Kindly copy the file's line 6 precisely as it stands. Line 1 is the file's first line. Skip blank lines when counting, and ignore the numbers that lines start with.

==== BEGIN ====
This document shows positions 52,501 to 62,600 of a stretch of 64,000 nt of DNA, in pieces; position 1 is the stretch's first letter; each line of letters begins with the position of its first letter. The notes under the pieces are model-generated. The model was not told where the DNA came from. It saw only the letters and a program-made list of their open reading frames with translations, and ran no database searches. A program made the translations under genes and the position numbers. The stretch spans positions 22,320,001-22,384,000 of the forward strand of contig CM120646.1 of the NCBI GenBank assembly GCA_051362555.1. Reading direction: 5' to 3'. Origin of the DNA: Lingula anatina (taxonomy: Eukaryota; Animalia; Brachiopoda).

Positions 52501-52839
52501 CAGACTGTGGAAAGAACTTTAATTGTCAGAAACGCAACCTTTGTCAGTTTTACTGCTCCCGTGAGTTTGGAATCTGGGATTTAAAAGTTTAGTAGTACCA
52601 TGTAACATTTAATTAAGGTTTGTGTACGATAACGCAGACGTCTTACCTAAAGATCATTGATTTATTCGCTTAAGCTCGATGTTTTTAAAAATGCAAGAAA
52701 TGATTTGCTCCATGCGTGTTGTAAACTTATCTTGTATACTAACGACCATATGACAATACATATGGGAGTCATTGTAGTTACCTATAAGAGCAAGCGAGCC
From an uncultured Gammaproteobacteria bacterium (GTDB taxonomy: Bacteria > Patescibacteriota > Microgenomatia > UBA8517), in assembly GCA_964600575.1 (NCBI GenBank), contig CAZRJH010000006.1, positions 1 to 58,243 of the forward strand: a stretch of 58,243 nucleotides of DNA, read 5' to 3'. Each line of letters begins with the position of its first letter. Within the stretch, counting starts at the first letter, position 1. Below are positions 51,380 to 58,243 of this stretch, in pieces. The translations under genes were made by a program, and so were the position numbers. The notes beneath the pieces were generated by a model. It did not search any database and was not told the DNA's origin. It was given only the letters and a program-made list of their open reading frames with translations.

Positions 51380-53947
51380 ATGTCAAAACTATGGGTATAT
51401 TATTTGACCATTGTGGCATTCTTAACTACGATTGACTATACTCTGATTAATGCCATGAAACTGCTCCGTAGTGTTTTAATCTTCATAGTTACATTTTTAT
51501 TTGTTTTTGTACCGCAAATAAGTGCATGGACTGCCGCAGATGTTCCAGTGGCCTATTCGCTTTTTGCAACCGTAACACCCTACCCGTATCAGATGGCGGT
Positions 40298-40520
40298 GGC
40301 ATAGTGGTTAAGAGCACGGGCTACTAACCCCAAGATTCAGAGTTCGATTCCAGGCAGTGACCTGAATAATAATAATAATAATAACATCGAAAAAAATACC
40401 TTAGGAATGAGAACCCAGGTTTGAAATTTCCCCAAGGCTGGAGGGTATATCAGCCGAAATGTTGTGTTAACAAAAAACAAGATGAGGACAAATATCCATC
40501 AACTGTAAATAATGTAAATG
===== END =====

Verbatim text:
From an uncultured Gammaproteobacteria bacterium (GTDB taxonomy: Bacteria > Patescibacteriota > Microgenomatia > UBA8517), in assembly GCA_964600575.1 (NCBI GenBank), contig CAZRJH010000006.1, positions 1 to 58,243 of the forward strand: a stretch of 58,243 nucleotides of DNA, read 5' to 3'. Each line of letters begins with the position of its first letter. Within the stretch, counting starts at the first letter, position 1. Below are positions 51,380 to 58,243 of this stretch, in pieces. The translations under genes were made by a program, and so were the position numbers. The notes beneath the pieces were generated by a model. It did not search any database and was not told the DNA's origin. It was given only the letters and a program-made list of their open reading frames with translations.